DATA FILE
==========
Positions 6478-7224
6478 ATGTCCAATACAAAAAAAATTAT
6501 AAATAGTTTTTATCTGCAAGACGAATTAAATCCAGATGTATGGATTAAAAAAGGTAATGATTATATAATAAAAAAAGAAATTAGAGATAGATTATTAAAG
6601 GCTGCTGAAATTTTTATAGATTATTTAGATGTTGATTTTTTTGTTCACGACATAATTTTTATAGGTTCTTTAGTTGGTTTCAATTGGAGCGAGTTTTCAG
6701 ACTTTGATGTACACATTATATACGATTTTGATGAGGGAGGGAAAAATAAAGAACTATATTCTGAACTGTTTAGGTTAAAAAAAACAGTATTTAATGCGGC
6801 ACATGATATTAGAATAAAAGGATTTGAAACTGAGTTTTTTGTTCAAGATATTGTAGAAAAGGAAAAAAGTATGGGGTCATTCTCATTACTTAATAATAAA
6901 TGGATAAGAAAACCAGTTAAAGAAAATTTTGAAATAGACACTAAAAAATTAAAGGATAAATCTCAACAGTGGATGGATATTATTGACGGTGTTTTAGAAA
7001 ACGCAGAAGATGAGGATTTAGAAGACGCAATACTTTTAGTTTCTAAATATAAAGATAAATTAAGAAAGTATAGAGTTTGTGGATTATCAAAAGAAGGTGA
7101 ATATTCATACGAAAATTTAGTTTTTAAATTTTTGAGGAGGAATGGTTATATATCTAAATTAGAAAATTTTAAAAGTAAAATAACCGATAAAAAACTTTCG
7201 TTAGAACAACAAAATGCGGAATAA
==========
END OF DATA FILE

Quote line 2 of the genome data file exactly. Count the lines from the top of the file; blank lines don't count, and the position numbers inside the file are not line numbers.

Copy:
6478 ATGTCCAATACAAAAAAAATTAT